Part 2: Assessment in physical education for a physical literacy outcome

Please read part 1 before reading this blog.

This blog will aim to discuss why mastering a movement is so hard and how this can relate to physical literacy.

Children in primary schools are drilled to grasp the fundamental movement skills (or as they should be called ‘sports fundamental movement skills) in key stage 1 and then asked to master them in sports and games in key stage 2 (see video). The reason for adding the word ‘sport’ before the fundamental movement skills phrase is because they are specific to sports and games. As humans, our fundamental movement skills are basic but more importantly necessary for daily living. For example: getting out of bed or sitting down on a chair. As a result, it is the sports fundamental movement skills that allow children to explore their embodied potentials through competition in sports and games. This brings children pleasure and satisfaction that are often mistaken as fun.

Movements in sports and games can be isolated or combined. For example: running (isolated) or running and throwing/catching (combined). Can we truly say in a game of netball that by running and throwing/catching a ball they have mastered throwing/catching as a skill? It is hard to distinguish mastery of a skill unless it can be reproduced in different sports and games, for example: basketball, rounders, pop-lacrosse, and water polo to name a few. Sticking with netball children can only master a skill of catching/throwing if they can perform the skill in meaningful situations: static, moving, under pressure (opponent etc…), at different heights, conditions (venue and weather), in competition and the list goes on. This is why it is so hard to master a movement and the National Curriculum (DfE, 2014) demand this of all children by the end of year 6. Moreover, children should be given ample amount of time to broaden their movement skills and perform these skills in meaningful situations.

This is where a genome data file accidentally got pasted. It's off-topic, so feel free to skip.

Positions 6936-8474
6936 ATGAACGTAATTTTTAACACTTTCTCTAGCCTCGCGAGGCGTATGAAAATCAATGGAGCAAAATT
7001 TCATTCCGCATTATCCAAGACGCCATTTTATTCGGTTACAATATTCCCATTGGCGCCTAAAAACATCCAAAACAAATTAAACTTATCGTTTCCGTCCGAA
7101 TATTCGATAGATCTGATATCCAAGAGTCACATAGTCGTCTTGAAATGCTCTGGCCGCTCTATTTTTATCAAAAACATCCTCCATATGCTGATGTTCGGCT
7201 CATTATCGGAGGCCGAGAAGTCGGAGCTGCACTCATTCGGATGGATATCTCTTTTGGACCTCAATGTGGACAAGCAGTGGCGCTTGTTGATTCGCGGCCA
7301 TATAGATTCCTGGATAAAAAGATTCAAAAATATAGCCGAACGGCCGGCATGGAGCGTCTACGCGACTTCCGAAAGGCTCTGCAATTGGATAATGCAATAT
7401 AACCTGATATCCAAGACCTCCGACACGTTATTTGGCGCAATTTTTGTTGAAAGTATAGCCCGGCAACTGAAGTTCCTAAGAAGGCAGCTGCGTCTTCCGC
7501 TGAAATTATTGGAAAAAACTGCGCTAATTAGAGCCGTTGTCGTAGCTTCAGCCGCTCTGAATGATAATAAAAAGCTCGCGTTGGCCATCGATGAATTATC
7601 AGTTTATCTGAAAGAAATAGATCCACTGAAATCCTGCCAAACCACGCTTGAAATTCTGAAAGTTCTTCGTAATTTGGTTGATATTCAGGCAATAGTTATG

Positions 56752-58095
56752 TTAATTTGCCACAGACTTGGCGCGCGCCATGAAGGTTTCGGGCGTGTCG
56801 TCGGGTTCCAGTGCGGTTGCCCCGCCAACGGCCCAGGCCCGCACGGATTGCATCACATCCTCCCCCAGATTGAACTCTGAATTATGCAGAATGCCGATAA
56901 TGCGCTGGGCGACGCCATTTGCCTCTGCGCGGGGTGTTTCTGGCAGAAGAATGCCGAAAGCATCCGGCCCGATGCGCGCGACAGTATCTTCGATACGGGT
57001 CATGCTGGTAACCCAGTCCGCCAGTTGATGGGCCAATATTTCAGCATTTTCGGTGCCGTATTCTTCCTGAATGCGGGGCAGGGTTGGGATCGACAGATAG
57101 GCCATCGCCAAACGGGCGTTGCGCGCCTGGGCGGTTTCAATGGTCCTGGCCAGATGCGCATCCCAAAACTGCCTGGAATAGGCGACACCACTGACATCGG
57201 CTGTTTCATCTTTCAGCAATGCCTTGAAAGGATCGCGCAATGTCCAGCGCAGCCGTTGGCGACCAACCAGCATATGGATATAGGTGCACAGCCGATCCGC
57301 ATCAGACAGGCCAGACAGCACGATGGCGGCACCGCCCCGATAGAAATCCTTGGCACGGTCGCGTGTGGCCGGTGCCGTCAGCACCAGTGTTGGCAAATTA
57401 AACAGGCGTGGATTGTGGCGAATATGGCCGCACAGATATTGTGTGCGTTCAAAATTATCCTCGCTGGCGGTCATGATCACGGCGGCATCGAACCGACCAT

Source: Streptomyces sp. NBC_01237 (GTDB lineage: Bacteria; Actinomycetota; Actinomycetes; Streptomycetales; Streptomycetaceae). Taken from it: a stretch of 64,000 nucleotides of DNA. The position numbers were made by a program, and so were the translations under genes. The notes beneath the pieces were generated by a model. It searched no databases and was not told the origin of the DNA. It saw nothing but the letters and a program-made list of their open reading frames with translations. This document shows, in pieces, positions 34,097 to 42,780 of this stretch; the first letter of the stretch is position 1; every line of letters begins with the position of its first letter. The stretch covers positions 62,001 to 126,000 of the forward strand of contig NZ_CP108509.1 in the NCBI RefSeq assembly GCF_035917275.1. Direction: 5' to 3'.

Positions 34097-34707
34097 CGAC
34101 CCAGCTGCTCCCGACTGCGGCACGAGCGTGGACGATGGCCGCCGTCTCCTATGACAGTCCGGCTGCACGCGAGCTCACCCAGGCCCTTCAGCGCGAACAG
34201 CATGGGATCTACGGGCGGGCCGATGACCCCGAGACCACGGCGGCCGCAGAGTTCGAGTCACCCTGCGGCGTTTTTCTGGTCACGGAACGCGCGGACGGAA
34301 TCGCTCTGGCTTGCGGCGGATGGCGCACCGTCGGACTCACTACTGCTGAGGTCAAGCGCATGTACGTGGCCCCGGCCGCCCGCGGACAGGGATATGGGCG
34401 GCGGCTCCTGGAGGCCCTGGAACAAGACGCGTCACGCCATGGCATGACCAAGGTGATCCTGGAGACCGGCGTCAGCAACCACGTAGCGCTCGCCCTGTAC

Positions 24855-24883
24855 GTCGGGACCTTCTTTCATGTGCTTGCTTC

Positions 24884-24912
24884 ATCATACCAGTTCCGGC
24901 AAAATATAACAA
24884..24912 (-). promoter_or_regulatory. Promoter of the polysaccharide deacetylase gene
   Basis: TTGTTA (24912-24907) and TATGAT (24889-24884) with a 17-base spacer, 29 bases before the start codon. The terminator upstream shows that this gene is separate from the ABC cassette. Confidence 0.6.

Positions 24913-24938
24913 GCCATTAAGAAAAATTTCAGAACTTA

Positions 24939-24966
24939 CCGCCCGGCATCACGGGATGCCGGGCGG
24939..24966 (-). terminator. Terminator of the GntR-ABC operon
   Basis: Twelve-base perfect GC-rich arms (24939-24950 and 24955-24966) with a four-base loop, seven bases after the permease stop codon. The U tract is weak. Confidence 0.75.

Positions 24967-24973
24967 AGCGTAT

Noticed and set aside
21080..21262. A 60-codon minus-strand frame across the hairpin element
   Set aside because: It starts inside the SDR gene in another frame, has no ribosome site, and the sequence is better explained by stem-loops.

Likewise, isolated and combined movements in sports and games are often performed instinctively, and in the moment these skills are individualised. In doing so, these movements are often seen as new movements, bizarre or even somewhat genius. So does this show mastery of a movement or interpretation and just sheer pure luck? I would argue that these movements show throwing and catching for example in relation to ones embodied potential. It is the teacher, practitioner or coach that should aim to develop children’s motivation, confidence, physical competence, knowledge and understanding of the importance of these movements and how they can transfer to sports and physical activities.

With linking mastery of movement(s) to physical literacy, the concept can support the learning process. In turn, children that have simply learned a skill of catching/throwing in a lesson, as instructed, can remain unaware of how to transfer these skills into a game situation or an environment that challenges the children. For example: motivation (intrinsically), confidence (under pressure), physical competence (technique) and knowledge and understanding (rules and tactics). Therefore, mastering a movement takes a lot of practice and time. It can be said that mastery can take 10,000 hours to achieve. Even then, sports stars make mistakes and fail to throw/catch a ball. Have they truly mastered a skill or are they just better than those who are working at different stages on their development? If we take the monist approach of embodied potentials, even sports stars have not achieved mastery of a movement, but maybe mastery of their own embodied movements, at their peaks? Furthermore, the concept of mastering a movement is very hard to string together and this brings us on nicely to my next blog. Following on from this, it is relevant to discuss being physically literate and illiterate. Also, this will bring us a step closer to establishing how can physical education assessment can be linked to a physical literacy outcome.


DfE (2014) The national curriculum in England: Key stages 1 and 2 framework document. London: The Stationery Office.